Erin Mannen, Ph.D., has been a faculty member for just two years, and yet she is mentoring medical students, residents, postdoctoral fellows, a PhD student and a
summer engineering intern.
“I’m mentoring a lot of different folks,” she said. “And as a new faculty, I feel like I need a lot of mentoring for myself.”
That led Mannen to join more than 30 UAMS faculty members from all five colleges for the TRI-sponsored Mentoring Matters training workshop in January.
It was time well spent, she said.
“The takeaway for me was that mentoring is a lot about just building relationships, and even though I’m a young faculty, I still have a lot to offer as a mentor to these different folks at different levels in their own schooling or career,” she said.
Tom Chung, Ph.D., said the course would be helpful to any mentor, regardless of experience.
“It’s a good way for mentors to review their own habits, so to speak,” he said. “It’s a good refreshment opportunity.”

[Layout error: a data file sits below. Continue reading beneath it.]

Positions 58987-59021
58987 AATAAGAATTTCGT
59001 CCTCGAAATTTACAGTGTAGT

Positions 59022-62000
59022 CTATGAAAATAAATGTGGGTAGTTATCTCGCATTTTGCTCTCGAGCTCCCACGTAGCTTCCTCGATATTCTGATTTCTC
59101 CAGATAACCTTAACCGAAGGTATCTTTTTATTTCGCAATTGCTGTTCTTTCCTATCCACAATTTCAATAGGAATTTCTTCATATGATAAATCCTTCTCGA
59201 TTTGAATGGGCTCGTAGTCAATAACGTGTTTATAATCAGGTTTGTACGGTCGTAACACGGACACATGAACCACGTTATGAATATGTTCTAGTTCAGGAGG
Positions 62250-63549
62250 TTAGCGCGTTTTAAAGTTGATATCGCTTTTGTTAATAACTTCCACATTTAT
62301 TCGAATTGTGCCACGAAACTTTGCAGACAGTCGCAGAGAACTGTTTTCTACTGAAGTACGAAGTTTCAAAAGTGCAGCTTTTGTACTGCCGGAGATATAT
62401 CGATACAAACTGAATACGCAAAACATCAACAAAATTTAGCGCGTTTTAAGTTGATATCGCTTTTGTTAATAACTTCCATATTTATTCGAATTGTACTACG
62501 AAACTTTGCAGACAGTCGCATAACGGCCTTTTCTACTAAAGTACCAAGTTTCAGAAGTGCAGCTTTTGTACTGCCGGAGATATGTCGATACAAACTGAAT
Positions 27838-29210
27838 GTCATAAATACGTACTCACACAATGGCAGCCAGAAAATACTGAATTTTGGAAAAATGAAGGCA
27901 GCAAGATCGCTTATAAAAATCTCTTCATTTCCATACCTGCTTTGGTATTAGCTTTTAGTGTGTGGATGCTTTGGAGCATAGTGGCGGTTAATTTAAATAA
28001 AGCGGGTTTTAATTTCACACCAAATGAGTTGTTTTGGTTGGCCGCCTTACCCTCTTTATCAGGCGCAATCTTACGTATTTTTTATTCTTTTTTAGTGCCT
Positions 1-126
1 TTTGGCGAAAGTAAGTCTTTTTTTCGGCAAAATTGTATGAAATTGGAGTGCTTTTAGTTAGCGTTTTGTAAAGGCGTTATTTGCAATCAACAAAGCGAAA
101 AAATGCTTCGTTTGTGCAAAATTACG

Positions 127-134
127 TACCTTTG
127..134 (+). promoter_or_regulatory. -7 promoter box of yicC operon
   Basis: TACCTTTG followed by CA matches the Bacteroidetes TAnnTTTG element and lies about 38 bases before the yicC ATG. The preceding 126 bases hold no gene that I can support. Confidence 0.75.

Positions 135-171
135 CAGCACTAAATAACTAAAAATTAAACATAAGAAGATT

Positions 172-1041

Most of the participants were junior faculty with 1-5 years of mentoring experience, according to a report based on feedback from the participants.
Comments provided anonymously by participants included:
“The workshop was great and full of lots of great discussions. Please continue to give others this opportunity.”
“The most valuable take to me is the personal experience and knowledge shared by the senior faculty.”
Praise for Erick Messias, M.D., Ph.D., one of the mentor trainers: “His insight, experience and ability to deliver knowledge is amazing. It was a pleasure to listen and learn from him.”
The knowledge gained from the workshop also led participants to raise their self-assessed mentoring competency scores based on five mentoring skills: maintaining effective communication; aligning expectations; assessing understanding; fostering independence; and promoting professional development.